In the actual factory, a compromise of these two cost factors is sought. Changes in the production rate (the time between starting two airframes) are possible, but must be tightly controlled. Each increase of the rate requires training new personnel with the required skills, and each decrease means that we have to find work for the work force made redundant in other parts of the company. Both increases and decreases also affect the learning curve (and thus task durations), as new people have to learn their tasks, or the remaining workforce has to cover the tasks before performed by personnel no longer available. The constraints on the manufacturing rate express how often one can change the rate, by how much, and how long we have to wait after a change before another change is possible. The cost model considers the overall resource use and the number and size of all changes over time.

The PLANE application was developed in CHIP to find the best time points when to change production rates, i.e. when to increase or decrease the workforce. A second use case was to consider the “ability to promise”, finding out the effect of adding a new potential order with given due dates to the order book.

PLANE Prototype User Interface

The screen dump above shows an early version of the PLANE prototype. Each line in the Gantt chart is one aircraft, consisting of six sections. The different type variants are color-coded, and show different task durations due to different places on the learning curve for each type. At the bottom, the production rates for the different assembly lines are shown, the changes allow to match the due dates for aircraft delivery more closely. The system could find the optimal solution only for small problem instances, but good solutions were considered sufficient for planning purposes, as many details of the schedule are only approximately known.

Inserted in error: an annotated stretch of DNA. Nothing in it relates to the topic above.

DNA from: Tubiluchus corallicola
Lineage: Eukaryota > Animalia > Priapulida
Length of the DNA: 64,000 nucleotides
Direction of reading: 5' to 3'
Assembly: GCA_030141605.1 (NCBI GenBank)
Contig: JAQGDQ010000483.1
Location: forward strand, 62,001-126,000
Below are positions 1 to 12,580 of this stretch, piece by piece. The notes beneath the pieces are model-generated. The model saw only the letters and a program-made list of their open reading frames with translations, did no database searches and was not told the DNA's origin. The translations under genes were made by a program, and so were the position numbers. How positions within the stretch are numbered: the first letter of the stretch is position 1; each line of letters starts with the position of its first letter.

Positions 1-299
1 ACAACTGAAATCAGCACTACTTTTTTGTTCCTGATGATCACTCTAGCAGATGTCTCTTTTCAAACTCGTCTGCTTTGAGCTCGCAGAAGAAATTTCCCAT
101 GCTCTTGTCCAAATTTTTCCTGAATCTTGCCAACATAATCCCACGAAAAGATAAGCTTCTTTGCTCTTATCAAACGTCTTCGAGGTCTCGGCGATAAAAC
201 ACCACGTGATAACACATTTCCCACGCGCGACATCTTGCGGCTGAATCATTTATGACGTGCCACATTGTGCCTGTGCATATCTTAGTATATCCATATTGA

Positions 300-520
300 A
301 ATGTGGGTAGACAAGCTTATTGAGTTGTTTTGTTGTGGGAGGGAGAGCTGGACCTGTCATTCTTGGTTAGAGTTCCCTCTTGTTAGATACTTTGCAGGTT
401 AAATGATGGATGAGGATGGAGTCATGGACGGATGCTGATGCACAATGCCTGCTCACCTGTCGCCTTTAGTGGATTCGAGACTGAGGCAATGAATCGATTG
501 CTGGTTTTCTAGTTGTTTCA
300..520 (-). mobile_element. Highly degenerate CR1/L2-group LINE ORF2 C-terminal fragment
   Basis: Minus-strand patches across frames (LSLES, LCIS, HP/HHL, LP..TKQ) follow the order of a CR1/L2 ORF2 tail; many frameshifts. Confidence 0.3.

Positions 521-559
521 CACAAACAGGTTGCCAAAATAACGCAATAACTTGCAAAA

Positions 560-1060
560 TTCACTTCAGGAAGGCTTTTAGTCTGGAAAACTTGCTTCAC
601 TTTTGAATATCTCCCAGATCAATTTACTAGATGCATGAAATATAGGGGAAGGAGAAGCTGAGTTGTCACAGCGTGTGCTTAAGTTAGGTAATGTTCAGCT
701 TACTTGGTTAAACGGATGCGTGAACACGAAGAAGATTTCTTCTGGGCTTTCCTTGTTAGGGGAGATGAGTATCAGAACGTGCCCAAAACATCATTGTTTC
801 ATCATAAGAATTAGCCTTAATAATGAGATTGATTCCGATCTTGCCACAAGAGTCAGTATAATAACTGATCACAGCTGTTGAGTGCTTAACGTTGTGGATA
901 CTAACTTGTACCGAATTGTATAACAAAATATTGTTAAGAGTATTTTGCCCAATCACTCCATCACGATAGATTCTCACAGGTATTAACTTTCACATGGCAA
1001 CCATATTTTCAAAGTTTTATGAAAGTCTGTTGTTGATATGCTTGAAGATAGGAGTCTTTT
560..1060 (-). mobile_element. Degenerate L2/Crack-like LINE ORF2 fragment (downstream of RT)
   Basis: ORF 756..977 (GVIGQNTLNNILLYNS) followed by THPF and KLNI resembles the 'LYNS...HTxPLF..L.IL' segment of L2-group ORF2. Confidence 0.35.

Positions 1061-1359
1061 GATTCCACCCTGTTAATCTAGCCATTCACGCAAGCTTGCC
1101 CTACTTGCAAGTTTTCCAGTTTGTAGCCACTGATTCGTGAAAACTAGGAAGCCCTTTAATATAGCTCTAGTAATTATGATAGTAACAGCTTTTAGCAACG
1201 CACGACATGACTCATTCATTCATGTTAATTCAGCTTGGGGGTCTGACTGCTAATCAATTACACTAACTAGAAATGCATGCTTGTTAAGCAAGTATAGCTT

In the full sized application, the planning task considered 250 aircraft orders on eight assembly lines. A full schedule could be generated in minutes, while the manual planning process used before took days to complete. The last Mirage 2000 was delivered on 23 November 2007 to the Hellenic Air Force.

To learn more

The initial PLANE prototype was decribed in the 1992 paper “J. Bellone, A. Chamard, C. Pradelles. PLANE – An Evolutive Planning System for Aircraft Production. In Proceedings of the First International Conference on the Practical Application of Prolog. 1-3 April 1992, London”. I was consulting for this application on some user interface and solver aspects, but the majority of the development and the complete rollout was performed by the AI programming group at Dassault. Periodic updates at the CHIP Users’ Club conferences described improvements and the status of the rollout of the tool to a number of factories.

Some work on a parallel version of the solver in ECLiPSe was presented in “Patrick Albers, Jacques Bellone: PSAP – A Planning System for Aircraft Production (Extended Abstract). CP 1996: 525-526”.

The initial paper on the learning curve in aircraft manufacturing is “T.P. Wright, Factors Affecting the Cost of Airplanes, Journal of Aeronautical Sciences, 3(4) (1936): 122-128.” A more modern study also considering effects increasing the manpower required is “C. Lanier Benkard, Learning and Forgetting: The Dynamics of Aircraft Production, The American Economic Review, Vol. 90, No. 4 (Sep., 2000), pp. 1034-1054″


About hsimonis

Researcher at the Insight Centre for Data Analytics, University College Cork, Ireland
This entry was posted in 1992, 30 Manufacture of other transport equipment, 30.3 Manufacture of air and space craft, C Manufacturing, CHIP, CP Conference, ECLiPSe, Practical Applications Conferences, product/multiple installations, Scheduling. Bookmark the permalink.